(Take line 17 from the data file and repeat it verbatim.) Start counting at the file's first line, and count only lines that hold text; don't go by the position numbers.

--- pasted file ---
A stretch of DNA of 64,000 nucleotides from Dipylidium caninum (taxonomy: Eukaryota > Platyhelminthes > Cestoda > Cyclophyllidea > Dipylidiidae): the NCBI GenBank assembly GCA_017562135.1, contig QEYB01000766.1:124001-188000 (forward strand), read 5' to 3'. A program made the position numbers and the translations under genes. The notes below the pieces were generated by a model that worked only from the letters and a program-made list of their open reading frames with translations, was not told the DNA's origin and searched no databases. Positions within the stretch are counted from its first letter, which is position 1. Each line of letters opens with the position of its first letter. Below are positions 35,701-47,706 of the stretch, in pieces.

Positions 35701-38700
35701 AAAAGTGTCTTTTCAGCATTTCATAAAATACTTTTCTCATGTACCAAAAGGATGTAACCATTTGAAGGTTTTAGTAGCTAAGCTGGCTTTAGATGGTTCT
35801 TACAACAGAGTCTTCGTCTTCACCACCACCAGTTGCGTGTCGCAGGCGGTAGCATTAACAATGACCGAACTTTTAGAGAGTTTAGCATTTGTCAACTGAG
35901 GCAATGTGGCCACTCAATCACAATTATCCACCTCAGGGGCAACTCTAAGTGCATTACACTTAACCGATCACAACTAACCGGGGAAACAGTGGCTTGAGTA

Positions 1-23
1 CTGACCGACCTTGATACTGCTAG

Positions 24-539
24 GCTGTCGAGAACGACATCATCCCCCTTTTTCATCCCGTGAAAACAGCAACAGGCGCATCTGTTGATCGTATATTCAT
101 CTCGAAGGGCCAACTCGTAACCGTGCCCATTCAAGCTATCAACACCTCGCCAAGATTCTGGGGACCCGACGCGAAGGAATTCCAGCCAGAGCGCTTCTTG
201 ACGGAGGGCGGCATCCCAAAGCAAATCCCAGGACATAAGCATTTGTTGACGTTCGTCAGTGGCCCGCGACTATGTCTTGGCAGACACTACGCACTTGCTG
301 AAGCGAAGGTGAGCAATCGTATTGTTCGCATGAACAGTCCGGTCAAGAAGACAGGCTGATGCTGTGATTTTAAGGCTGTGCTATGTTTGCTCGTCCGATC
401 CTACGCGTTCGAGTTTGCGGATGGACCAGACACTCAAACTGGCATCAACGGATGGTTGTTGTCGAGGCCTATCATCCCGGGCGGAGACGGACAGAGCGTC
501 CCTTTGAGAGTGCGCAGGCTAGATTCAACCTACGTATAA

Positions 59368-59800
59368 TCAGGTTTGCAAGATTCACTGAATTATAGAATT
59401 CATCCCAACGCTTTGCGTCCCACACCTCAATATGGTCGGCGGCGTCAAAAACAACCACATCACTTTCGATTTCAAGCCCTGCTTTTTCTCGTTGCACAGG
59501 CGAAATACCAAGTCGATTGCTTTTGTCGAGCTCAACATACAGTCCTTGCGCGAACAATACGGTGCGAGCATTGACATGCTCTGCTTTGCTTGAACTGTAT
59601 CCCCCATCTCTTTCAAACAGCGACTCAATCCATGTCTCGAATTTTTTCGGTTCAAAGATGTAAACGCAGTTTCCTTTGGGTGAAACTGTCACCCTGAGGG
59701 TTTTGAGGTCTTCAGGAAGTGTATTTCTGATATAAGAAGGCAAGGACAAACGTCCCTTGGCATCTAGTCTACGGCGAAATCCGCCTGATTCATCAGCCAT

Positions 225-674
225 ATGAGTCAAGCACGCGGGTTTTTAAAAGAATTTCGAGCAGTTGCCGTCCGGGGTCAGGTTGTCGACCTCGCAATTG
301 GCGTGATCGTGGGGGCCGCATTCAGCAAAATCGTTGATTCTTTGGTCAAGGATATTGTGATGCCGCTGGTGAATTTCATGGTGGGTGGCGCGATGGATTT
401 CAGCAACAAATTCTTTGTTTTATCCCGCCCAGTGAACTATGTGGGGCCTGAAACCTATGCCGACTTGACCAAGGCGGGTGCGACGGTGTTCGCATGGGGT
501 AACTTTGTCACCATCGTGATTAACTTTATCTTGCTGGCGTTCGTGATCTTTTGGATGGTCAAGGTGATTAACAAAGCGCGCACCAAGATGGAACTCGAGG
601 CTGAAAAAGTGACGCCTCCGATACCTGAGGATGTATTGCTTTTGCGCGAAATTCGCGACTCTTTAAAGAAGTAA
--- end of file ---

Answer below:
59401 CATCCCAACGCTTTGCGTCCCACACCTCAATATGGTCGGCGGCGTCAAAAACAACCACATCACTTTCGATTTCAAGCCCTGCTTTTTCTCGTTGCACAGG